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Coty v. Parish

United States District Court, W.D. Louisiana, Alexandria Division

August 23, 2018

NORMAN ALLEN COTY #603369, Plaintiff
v.
SHERIFF'S OFFICE RAPIDES PARISH, Defendant

         SEC. P

          DEE D. DRELL, JUDGE.

          REPORT AND RECOMMENDATION

          Joseph H.L. Perez-Montes, United States Magistrate Judge.

         Before the Court is a civil rights complaint (42 U.S.C. § 1983) filed by pro se Plaintiff Norman Allen Coty (#603369) (“Coty”). Coty is a detainee at the Rapides Parish Detention Center III (“RPDC”) in Alexandria, Louisiana. Coty was granted leave to proceed in forma pauperis. (Doc. 8). Coty complains that Defendants failed to protect him from an attack by other inmates.

         Because Coty has not alleged deliberate indifference by the Defendants, his complaint should be dismissed.

         I. Background

         Coty alleges he was detained at the RPDC after being arrested. Once placed in the dorm, Coty was attacked by four convicted inmates. Coty was transported to the hospital with serious injuries. Coty seeks monetary damages and a release from incarceration. (Doc. 1).

         Coty was ordered to amend his petition to state the names of each person that allegedly violated Coty's constitutional rights; a description of what each Defendant did to violate Coty's rights; the place and dates that each event occurred; and a description of the injury sustained as a result of each alleged violation. Coty was further instructed to explain how each Defendant acted with deliberate indifference and failed to protect him by providing facts indicating whether Defendants had any knowledge that Coty faced a substantial risk of harm by the particular inmates that attacked Coty.

         In his amended complaint, Coty identifies the defendants as Lt. Lamone, Cpl. Eldris, and Sgt. Hudson. Coty allegedly told Defendants he “couldn't live at this jail.” (Doc. 10).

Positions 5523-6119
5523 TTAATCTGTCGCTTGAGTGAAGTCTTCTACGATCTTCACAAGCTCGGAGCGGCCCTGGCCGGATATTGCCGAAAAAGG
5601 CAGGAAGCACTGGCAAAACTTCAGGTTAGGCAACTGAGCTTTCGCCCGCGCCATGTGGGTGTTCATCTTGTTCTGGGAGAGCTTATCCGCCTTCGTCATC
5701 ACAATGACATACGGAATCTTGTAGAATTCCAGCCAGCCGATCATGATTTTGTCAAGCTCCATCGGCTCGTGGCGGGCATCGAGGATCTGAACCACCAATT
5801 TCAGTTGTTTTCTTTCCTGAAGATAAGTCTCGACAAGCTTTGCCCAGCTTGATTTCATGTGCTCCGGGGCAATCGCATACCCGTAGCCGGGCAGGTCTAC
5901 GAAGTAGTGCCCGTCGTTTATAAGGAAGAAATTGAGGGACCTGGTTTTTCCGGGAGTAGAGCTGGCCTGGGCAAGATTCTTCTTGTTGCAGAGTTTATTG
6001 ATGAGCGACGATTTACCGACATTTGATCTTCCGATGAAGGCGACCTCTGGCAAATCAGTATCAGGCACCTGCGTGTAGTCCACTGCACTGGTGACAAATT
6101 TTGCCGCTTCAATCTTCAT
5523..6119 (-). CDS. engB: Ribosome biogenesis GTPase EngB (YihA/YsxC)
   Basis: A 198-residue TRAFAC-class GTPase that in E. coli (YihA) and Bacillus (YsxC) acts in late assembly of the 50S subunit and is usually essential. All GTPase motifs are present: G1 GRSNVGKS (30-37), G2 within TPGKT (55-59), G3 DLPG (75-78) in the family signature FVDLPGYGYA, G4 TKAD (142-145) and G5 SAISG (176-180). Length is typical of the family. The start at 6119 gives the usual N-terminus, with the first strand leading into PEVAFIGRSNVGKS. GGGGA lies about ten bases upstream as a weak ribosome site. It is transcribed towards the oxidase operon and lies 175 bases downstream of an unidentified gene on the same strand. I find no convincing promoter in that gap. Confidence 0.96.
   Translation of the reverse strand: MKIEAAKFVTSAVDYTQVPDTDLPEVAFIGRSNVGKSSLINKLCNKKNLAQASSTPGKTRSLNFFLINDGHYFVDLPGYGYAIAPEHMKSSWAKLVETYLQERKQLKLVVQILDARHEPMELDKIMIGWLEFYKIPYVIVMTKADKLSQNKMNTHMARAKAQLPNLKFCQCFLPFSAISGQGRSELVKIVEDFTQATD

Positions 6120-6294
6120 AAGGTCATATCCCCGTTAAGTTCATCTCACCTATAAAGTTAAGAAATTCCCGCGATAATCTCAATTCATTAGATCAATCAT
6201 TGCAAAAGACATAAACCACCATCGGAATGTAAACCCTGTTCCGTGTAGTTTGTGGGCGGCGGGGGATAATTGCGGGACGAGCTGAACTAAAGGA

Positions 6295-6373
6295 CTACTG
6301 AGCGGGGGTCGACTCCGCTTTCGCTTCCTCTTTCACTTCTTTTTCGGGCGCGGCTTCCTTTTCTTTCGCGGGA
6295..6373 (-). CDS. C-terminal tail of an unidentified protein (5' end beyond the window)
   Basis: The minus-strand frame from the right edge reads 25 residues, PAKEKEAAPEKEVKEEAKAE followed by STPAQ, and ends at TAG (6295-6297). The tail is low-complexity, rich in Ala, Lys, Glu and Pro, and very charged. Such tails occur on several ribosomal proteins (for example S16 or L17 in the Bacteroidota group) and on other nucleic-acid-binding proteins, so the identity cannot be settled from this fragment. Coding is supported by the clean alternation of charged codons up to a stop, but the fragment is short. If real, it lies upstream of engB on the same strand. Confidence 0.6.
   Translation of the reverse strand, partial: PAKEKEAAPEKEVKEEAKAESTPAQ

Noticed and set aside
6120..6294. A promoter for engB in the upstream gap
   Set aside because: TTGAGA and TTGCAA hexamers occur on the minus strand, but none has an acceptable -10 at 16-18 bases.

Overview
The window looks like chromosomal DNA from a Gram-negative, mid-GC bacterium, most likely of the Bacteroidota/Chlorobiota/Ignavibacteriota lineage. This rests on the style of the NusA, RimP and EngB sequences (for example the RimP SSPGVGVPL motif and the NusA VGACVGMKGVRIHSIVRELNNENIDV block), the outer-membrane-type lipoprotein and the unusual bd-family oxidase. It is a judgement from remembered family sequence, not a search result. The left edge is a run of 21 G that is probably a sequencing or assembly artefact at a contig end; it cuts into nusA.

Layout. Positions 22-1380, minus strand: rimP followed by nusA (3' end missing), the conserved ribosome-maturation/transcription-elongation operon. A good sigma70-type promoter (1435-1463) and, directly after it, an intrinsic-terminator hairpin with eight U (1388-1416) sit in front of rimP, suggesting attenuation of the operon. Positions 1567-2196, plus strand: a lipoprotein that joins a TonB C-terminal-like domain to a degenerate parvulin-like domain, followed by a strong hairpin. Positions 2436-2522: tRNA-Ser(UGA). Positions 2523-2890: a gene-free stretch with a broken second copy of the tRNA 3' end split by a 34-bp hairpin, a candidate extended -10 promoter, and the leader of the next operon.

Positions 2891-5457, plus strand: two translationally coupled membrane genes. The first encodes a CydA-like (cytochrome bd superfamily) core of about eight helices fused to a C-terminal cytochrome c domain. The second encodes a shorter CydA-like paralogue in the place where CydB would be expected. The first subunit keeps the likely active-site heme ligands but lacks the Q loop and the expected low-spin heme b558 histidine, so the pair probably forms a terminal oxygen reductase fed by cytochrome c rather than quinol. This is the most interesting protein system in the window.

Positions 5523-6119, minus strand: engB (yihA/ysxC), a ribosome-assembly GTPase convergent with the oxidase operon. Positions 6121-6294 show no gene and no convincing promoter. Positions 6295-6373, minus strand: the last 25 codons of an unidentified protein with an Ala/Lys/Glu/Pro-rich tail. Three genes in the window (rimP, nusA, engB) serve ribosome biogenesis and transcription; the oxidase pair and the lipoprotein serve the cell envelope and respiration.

II. Law and Analysis

         A. Coty's complaint is subject to screening under §§ 1915(e)(2) and 1915A.

         Coty is a prisoner who has been allowed to proceed in forma pauperis. (Doc. 8). As a prisoner seeking redress from an officer or employee of a governmental entity, Coty's complaint is subject to preliminary screening pursuant to 28 U.S.C. § 1915A. See Martin v. Scott, 156 F.3d 578, 579-80 (5th Cir. 1998) (per curiam); Rosborough v. Mgmt. and Training Corp., 350 F.3d 459, 461 (5th Cir. 2003) (holding that prison management corporations and their employees are state actors under § 1983). Because he is proceeding in forma pauperis, Coty's complaint is also subject to screening under § 1915(e)(2). Both §§ 1915(e)(2)(B) and 1915A(b) provide for sua sponte dismissal of the complaint, or any portion thereof, if the Court finds it is frivolous or malicious, if it fails to state a claim upon which relief may be granted, or if it seeks monetary relief against a defendant who is immune from such relief.

         A complaint is frivolous when it “lacks an arguable basis either in law or in fact.” Neitzke v. Williams, 490 U.S. 319, 325 (1989). A claim lacks an arguable basis in law when it is “based on an indisputably meritless legal theory.” Id. at 327. A complaint fails to state a claim upon which relief may be granted when it fails to plead “enough facts to state a claim to relief that is plausible on its face.” Bell Atl. Corp. v. Twombly, 550 U.S. 544, 570 (2007); Ashcroft v. Iqbal, 556 U.S. 662 (2009).

         B. Coty does not state a failure to ...


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